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states why he thinks -- why his country thinks the u.n.'s possibly interaction is a bad idea. i'm wolf blitzer. you're in "the situation room." >>> we begin with today's hard words in the negotiations to avoid the so-called fiscal cliff. that steep across the board spending cut and tax increase scheduled to hit in just 33 days. in a scathing assessment today, the speaker of the house john boehner says there's been no substantive progress on a deal. need to realize there can be no deal without tax rates going up for top earners. let's go live to our chief white house correspondent jessica yellin. she's got more on the latest developments. tough talk from both sides, jessica. >> reporter: tough talk and some bright lines, wolf. on the same day that treasury secretary tim geithner went to capitol hill to meet with both democrats and republicans to talk about these negotiations, there is tense body language and tough words on both sides of pennsylvania avenue. they're starting to sound dug-in on capitol hill. >> all eyes are on the white house. the country doesn't need a victory lap. it ne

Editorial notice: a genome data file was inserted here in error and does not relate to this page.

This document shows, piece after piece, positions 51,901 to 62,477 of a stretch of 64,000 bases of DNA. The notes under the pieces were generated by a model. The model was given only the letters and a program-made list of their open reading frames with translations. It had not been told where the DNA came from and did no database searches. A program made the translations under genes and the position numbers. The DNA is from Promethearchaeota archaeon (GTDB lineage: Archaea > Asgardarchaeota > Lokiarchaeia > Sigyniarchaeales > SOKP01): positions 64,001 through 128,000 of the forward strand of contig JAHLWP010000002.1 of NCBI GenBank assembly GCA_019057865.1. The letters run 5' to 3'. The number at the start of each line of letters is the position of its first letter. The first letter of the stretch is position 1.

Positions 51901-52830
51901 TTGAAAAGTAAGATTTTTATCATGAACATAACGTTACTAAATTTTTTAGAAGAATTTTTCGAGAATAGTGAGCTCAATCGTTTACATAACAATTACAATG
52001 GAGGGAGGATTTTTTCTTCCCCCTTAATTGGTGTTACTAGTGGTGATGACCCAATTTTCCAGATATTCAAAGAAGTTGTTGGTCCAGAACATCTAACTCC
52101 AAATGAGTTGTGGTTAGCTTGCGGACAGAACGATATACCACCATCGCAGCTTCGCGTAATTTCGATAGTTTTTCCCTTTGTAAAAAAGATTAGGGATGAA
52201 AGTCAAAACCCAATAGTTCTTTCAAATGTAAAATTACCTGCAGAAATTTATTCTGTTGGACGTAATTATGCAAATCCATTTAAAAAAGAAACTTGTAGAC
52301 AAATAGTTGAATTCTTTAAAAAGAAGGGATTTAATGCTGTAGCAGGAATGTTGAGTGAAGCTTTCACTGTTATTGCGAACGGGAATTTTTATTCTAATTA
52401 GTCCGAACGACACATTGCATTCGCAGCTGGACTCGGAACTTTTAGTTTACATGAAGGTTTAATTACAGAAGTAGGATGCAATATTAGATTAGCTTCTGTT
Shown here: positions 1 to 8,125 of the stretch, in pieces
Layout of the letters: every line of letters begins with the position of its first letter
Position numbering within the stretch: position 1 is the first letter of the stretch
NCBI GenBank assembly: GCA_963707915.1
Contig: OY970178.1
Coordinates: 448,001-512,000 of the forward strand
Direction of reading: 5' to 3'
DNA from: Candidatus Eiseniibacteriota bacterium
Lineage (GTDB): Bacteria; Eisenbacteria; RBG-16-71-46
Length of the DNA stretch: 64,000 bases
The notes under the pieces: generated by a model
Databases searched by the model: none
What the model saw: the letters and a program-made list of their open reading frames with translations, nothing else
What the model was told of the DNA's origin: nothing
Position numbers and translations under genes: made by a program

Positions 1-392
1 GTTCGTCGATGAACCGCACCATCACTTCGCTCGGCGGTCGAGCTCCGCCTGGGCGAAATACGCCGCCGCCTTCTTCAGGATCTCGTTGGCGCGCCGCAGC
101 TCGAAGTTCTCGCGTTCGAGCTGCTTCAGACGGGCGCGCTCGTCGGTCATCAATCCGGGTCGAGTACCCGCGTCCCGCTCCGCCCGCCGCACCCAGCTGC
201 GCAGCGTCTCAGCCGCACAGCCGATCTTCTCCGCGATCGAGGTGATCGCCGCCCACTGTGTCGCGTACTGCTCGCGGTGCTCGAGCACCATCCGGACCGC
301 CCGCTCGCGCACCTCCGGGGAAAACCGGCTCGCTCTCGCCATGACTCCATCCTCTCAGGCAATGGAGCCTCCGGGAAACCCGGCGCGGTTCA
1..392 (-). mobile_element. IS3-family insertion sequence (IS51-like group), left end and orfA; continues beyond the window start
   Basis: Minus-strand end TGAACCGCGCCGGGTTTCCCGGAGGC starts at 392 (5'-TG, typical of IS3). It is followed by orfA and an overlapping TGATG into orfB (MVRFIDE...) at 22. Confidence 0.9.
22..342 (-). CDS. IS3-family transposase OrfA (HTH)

of susan rice as u.n. ambassador. but greg gutfeld says the president is faking annoyance. gutfeld will explain. >> also, megyn kelly on 59 places in philadelphia where mitt romney got zero votes. is that even possible? miss megyn will analyze. caution. you are about to enter the no spin zone. "the factor" begins right now. hi. i'll bill o'reilly. thanks for watching us tonight. is the libyan situation another watergate? that is the subject of this evening's talk points memo. today on capitol hill, senate intelligence committee began hearings about the murder of the ambassador to libya and three other americans in benghazi on 9-11. as you may know, the obama administration will not define exactly what happened. the press has been largely negligent in pursuing the story. now the testimony is under oath, so it's serious. there are two ways this thing could go. first, into a watergate type spectacle with cover-ups and goh gus statements to the american people, or second. >> it could be a big nothing. a human error that spiraled out of control. the problem is compounded by the presiden